Kim Kardashian’s co-founded apparel company, Skims, has become a unicorn four times in its four years of existence.
Skims has raised $270 million in a new funding round, valued at $4 billion, the company said Wednesday. That’s up from the $3.2 billion valuation investors gave the company last year.
Kardashian and business partner Jens Grede have worked to build Skims into the next big apparel brand.
“It’s growing fast and I’m very proud of it,” Kardashian said in an interview. “We have a very good flow in terms of product launches.”
The company started out as a shapewear seller that helped customers put on form-fitting clothing. However, shapewear is no longer the majority of sales. Skims has expanded into various clothing categories, including loungewear and swimwear, and plans to expand into menswear this fall.
And Skims, once known for its direct-to-consumer sales, is taking a bet on brick-and-mortar stores, with plans to open its first flagship stores in Los Angeles and New York City next year.
Skims CEO Grede said in an interview that the company is now profitable and on track to reach $750 million in revenue this year from $500 million in 2022. rice field. About 15 percent of the company’s online customers come from outside the United States. Nearly 70% of his total customers are Millennials or Generation Z.
Last year, 11 million people were on waiting lists to buy the brand’s most popular items, which often sell out, he said.
Grede said its growth trajectory and popularity drew investors to the company when executives began raising money in recent months. Asset manager Wellington Management led the latest round. Other participating companies include Greenoaks Capital Partners and existing backers D1 Capital Partners and Imaginary Ventures.
“Skims has maintained unprecedented momentum since the brand’s inception,” Michael Carmen, co-head of private investments at Wellington, said in a statement. “We are thrilled to partner with the brand to support this pivotal phase of growth.”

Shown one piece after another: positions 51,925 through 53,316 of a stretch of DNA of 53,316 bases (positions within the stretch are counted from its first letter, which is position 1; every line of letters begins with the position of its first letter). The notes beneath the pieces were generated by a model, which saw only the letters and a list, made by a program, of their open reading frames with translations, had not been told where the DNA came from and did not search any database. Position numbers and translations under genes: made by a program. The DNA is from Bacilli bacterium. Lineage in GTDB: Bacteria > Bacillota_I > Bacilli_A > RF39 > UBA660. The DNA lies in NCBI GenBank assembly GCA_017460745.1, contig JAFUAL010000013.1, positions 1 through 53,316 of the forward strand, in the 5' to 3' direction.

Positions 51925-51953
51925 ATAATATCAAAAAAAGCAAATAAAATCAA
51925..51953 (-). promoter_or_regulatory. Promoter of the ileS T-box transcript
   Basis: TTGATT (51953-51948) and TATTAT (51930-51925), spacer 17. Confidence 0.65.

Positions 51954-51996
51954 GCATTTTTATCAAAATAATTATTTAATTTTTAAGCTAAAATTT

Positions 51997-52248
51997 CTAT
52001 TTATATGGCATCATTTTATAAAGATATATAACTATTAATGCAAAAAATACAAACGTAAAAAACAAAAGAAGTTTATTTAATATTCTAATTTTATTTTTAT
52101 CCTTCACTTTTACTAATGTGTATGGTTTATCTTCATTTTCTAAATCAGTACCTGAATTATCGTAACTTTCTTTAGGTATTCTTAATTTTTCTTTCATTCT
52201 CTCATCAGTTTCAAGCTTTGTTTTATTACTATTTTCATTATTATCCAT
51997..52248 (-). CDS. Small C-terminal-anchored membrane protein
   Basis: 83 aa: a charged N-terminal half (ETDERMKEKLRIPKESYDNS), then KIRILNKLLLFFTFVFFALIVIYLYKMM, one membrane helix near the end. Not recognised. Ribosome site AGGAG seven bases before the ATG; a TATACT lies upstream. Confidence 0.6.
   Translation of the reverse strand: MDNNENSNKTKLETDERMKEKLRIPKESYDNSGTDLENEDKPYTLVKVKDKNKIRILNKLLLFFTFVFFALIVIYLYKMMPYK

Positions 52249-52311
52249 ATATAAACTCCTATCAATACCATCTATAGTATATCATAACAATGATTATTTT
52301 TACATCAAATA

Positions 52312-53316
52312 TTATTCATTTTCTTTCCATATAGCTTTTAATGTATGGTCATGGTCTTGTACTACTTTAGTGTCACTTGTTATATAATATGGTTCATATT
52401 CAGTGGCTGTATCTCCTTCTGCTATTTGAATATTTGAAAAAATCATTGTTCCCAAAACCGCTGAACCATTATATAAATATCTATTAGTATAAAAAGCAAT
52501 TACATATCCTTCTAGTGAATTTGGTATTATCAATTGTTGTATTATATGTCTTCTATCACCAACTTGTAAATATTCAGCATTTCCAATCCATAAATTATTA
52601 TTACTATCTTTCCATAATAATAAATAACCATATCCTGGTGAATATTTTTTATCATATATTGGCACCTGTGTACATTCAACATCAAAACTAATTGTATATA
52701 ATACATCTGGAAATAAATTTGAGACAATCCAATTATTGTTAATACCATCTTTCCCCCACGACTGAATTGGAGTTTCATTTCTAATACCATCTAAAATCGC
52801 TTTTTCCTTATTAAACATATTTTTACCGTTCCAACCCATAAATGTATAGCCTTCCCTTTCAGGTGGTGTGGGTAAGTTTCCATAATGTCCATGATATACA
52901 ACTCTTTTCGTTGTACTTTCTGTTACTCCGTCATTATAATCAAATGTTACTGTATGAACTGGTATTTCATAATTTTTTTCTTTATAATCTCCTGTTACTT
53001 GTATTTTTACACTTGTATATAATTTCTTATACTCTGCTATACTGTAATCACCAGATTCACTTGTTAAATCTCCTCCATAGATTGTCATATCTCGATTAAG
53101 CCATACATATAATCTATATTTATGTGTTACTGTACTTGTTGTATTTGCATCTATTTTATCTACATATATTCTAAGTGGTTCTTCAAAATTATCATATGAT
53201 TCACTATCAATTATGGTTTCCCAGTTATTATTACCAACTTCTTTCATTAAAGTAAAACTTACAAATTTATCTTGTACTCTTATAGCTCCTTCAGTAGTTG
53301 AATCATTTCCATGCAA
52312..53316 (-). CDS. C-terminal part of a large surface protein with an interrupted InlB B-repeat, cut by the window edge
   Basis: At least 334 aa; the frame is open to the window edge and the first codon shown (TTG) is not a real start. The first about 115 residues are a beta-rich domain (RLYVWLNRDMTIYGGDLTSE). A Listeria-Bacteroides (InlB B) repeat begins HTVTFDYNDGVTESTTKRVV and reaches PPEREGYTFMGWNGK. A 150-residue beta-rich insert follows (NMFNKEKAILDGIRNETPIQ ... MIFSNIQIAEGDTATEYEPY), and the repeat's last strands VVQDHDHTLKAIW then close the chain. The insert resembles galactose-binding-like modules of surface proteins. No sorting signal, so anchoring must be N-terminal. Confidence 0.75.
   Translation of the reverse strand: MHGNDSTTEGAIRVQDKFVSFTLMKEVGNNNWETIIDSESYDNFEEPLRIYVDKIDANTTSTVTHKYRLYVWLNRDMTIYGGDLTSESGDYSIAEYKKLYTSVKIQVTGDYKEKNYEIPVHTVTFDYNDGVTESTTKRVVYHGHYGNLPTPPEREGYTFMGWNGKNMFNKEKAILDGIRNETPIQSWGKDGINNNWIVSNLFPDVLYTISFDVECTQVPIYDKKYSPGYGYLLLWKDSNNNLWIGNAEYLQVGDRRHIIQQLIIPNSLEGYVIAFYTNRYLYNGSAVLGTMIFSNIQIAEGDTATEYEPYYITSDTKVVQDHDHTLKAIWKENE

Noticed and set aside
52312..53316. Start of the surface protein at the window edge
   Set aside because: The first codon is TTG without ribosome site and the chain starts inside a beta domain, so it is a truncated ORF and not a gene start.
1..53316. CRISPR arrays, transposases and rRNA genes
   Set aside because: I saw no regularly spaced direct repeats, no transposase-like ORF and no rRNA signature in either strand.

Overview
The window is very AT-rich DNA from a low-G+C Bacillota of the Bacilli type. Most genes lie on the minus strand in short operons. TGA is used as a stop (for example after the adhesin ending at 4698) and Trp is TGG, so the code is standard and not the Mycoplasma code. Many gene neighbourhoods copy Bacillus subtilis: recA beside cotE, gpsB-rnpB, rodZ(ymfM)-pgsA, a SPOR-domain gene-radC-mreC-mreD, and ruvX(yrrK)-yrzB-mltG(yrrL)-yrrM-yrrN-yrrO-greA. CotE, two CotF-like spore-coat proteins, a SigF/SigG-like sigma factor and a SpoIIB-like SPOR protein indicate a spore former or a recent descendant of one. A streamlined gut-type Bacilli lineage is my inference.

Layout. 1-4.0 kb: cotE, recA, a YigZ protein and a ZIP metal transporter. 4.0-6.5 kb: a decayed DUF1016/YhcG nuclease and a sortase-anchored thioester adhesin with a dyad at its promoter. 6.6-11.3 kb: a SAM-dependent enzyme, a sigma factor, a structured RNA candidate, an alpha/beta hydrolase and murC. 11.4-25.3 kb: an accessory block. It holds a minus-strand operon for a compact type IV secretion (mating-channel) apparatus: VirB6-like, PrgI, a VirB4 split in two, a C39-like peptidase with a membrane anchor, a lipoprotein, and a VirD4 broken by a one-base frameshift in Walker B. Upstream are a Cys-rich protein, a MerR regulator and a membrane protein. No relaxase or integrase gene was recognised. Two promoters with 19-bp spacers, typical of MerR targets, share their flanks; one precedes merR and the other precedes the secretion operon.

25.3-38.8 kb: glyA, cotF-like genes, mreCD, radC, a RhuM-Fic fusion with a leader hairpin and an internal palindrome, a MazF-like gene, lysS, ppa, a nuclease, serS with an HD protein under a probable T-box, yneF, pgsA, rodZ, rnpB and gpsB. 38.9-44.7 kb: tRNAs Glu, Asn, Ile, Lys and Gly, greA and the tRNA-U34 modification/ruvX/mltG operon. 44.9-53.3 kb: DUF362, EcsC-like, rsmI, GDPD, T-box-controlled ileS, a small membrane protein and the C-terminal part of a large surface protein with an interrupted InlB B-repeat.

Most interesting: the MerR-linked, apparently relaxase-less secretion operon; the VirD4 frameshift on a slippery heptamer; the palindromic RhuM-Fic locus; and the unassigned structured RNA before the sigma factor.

Skims’ success has made it the most prominent of Kardashian’s business empires, which now include skincare, fragrances and even cosmetics. private equity firm. Kardashian, who is already a billionaire after Skims’ 2021 funding round, remains the company’s sole largest shareholder, and together she and Gredde still own a majority stake.
Skims initially had to deal with supply chain disruptions caused by the pandemic, making it difficult to source fabric for its clothing.
Kardashian and Greedo said the big challenges right now include managing inventory as the company expands its offerings and opening brick-and-mortar stores; This includes competition from companies offering substantial discounts. . This is a problem that plagues many retailers and will become even more pressing as Skims opens its own stores, Kardashian said.
Skims’ latest investment is likely to fuel questions about when it plans to go public, given the company’s skyrocketing valuation and the involvement of Wellington, which is known for investing in pre-listed companies. The apparel maker has taken other steps typical of companies gearing up for new business, including hiring a chief financial officer last year.
Grede hesitated about the timing, saying neither he nor Kardashian was in a hurry. But he said investors have shown interest in the consumer business in recent months.
And going public remains one of the company’s goals. “At some point in the future, Skims deserves to be a public company,” he said.